2022 Top Trends To Profit From
Wealth Insight|January 2022
With the pandemic leading to a sea change in the business world, the ability of companies to adapt has emerged as a key success factor
Arul Selvan, Danish Khanna, Karthik Anand and Udhayaprakash

RETURN TO NORMALCY & THE OMICRON THREAT

In search of the new normal

Although many people are making predictions about the end of the pandemic, chances of going back to the pre-pandemic world look slim. Only time will tell whether COVID-19 can be eradicated or we will have to learn to live with it. In fact, as you read this, a new variant named Omicron is spreading swiftly across the world.

The pandemic has resulted in a host of changes in the business world. With remote work gaining more popularity, greater importance is being given to employee well-being. On the other hand, the growing adoption of digital business models has accelerated digital transformation across sectors. Amid all, it has become more important for organisations to nurture new leadership skills and create a skilled and efficient workforce in order to stay relevant in the new normal.

While the adoption of these seemingly ‘soft’ skills is being witnessed across the board, its importance is a tad bit more for companies that were ravaged by the pandemic. Nevertheless, the entire situation has paved the way for larger and stronger players to increase their market share. It has also reinforced the principle that the success of a company largely depends on its ability to adapt.

In focus: Jubilant FoodWorks

One of the largest food-service companies in India, Jubilant FoodWorks holds the exclusive rights to develop and operate the Domino’s Pizza brand in India, Sri Lanka, Bangladesh and Nepal. It also holds exclusive rights for the Dunkin’ Donuts brand in India. Jubilant has a presence in the Chinese cuisine segment through its in-house brand ‘Hong’s Kitchen’ and has recently added biryani to its portfolio by launching the ‘Ekdum!’ brand. As of September 2021, the company operated 1,435 Domino’s Pizza restaurants across 307 cities in India.

Jubilant intends to be a food-tech powerhouse, as evident from the launch of its analytics and insights division in FY21. The division works with product and engineering teams to strengthen the company’s digital capabilities. Besides, it is looking to invest in technologies to improve customer and employee experience and reduce inefficiencies in its supply chain and store operations. Given that the company already operates on a comparatively large scale, the ongoing digital transformation is likely to add to its moat. Further, being a cash-rich company, it has been able to diversify its business into adjacent verticals to keep up the growth momentum.

Despite the rise of aggregators, a majority of Domino’s online sales are generated on its own platform, with its app being downloaded at a staggering rate. This enables the company to gain more insight into customers’ behaviour, thereby paving its way for better decision-making. Besides, its loyalty program for Domino’s, which is in the pilot stages in select markets, is another positive. Thus, even though the company was hard hit by the pandemic, it has worked its way through it to emerge stronger.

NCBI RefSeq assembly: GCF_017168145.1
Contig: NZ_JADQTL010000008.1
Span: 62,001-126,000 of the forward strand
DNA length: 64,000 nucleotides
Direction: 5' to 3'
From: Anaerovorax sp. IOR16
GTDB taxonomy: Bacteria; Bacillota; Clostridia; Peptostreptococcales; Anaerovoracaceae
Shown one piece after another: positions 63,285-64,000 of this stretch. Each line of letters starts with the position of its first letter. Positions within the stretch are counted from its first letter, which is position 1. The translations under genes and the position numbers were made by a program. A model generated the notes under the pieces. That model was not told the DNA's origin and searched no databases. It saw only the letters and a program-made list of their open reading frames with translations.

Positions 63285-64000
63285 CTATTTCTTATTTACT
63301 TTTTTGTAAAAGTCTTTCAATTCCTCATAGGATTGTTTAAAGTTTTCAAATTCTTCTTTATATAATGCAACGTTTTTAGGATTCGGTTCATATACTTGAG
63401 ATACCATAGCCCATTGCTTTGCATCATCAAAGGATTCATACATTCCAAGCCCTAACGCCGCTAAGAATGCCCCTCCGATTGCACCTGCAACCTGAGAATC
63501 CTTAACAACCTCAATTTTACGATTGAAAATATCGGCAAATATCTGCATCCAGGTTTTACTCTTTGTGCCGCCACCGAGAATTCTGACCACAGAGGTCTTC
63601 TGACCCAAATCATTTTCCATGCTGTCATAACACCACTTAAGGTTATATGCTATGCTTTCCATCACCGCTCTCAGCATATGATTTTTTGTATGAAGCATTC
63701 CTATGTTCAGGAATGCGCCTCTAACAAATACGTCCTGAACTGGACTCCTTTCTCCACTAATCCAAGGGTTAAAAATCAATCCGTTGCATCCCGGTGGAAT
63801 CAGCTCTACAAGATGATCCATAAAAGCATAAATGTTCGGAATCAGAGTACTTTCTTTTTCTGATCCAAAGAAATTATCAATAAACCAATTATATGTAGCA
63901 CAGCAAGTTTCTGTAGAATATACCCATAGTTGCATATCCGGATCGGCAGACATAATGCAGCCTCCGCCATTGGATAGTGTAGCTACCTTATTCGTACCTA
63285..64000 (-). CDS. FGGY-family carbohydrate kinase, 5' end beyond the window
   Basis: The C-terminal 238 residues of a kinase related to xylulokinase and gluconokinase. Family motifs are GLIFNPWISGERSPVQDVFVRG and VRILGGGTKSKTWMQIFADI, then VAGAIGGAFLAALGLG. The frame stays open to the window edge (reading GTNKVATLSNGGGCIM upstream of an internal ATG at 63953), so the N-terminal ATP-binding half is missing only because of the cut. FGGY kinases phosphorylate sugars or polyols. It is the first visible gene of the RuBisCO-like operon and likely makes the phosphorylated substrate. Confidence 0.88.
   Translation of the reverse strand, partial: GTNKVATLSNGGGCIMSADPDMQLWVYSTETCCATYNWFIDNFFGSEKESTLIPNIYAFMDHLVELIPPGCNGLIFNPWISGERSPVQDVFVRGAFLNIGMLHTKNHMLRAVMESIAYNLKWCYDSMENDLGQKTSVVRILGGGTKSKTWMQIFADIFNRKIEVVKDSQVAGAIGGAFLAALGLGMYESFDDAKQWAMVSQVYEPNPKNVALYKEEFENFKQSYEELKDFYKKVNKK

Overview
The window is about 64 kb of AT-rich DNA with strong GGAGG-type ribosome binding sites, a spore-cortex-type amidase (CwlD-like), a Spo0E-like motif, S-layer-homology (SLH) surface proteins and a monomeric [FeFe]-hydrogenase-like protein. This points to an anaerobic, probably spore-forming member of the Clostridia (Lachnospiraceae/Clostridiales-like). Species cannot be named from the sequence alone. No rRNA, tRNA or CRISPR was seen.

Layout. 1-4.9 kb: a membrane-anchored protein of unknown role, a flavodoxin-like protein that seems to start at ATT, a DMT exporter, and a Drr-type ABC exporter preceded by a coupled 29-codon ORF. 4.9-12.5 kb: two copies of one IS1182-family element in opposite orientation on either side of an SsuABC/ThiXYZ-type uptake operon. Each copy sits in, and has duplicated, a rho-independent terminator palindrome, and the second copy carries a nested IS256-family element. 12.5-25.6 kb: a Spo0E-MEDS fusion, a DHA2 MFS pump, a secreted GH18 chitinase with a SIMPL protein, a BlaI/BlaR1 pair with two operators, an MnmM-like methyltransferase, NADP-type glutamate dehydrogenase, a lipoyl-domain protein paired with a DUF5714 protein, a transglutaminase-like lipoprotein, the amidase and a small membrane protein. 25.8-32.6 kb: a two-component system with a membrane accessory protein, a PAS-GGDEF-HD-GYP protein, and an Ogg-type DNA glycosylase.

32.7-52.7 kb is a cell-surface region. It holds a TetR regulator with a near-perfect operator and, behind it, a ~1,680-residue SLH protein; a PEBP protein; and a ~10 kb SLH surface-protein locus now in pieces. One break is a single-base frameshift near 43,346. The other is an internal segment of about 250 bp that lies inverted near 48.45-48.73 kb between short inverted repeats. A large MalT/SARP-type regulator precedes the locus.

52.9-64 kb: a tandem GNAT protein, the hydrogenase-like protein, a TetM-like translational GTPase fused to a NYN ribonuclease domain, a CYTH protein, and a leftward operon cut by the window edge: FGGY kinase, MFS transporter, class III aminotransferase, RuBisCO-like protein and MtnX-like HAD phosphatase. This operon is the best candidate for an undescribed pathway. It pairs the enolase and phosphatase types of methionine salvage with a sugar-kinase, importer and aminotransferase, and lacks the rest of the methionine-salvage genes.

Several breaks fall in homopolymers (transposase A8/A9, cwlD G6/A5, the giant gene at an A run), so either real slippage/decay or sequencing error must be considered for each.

CLEAN ENERGY & POLLUTION CONTROL

Powering ahead

As India is on its way to increasing its energy share from renewable resources, clean energy initiatives are gaining prominence like never before

Home to 22 out of 30 most polluted cities in the world, India is the third-largest emitter of CO2. Since the country is on the path of urbanisation and industrialisation, there has been a continuous increase in the demand for power and consequently, the consumption of solid fuels, such as coal. In 2015, under the Paris Agreement for 2021– 2030, India committed to reducing its carbon emissions by 33–35 per cent by 2030 from its 2005 levels. Besides, it has planned to achieve 40 per cent of its energy share from non-fossil fuels. India is now on its way to achieving the target.

In the COP26 UN Climate Change Conference in November 2021, Prime Minister Modi promised to increase the energy share from renewable resources to 50 per cent by 2030 as against the present 40 per cent and achieve net-zero carbon emissions by 2070.

Quite understandably, given all these, India’s clean-energy initiatives have been getting more funding as compared to coal-powered projects. In addition to renewable energy, the focus has also been given to companies providing environmental solutions, such as water-waste treatment to reduce water pollution.

In focus: IEX (Indian Energy Exchange)

With a current market share of 95 per cent, the country’s first and largest power-exchange company brings together the buyers and sellers of electricity on an automated trading platform. This platform is used for renewable-energy certificates, energy saving certificates and the physical delivery of electricity. In turn, the company charges transaction fees for using its platform. Besides power, the company also owns and operates a gas exchange, called IGX, which is the first natural gas-trading exchange in the country.

The government’s vision of increasing the share of natural gas in the total energy basket from 6 per cent currently to 15 per cent by 2030 is likely to increase gas consumption and trading. Besides, the existing capacity of the gas pipeline (18,000 km) will double in the next two years. In the renewable energy certificate segment, IEX has a market share of more than 75 per cent. The growing demand for renewable energy is likely to result in an increase in the trading of the same on its platforms. Unlike other companies that stand to benefit from the shift towards clean energy, IEX does not require high capex to expand its operations and has no credit risk.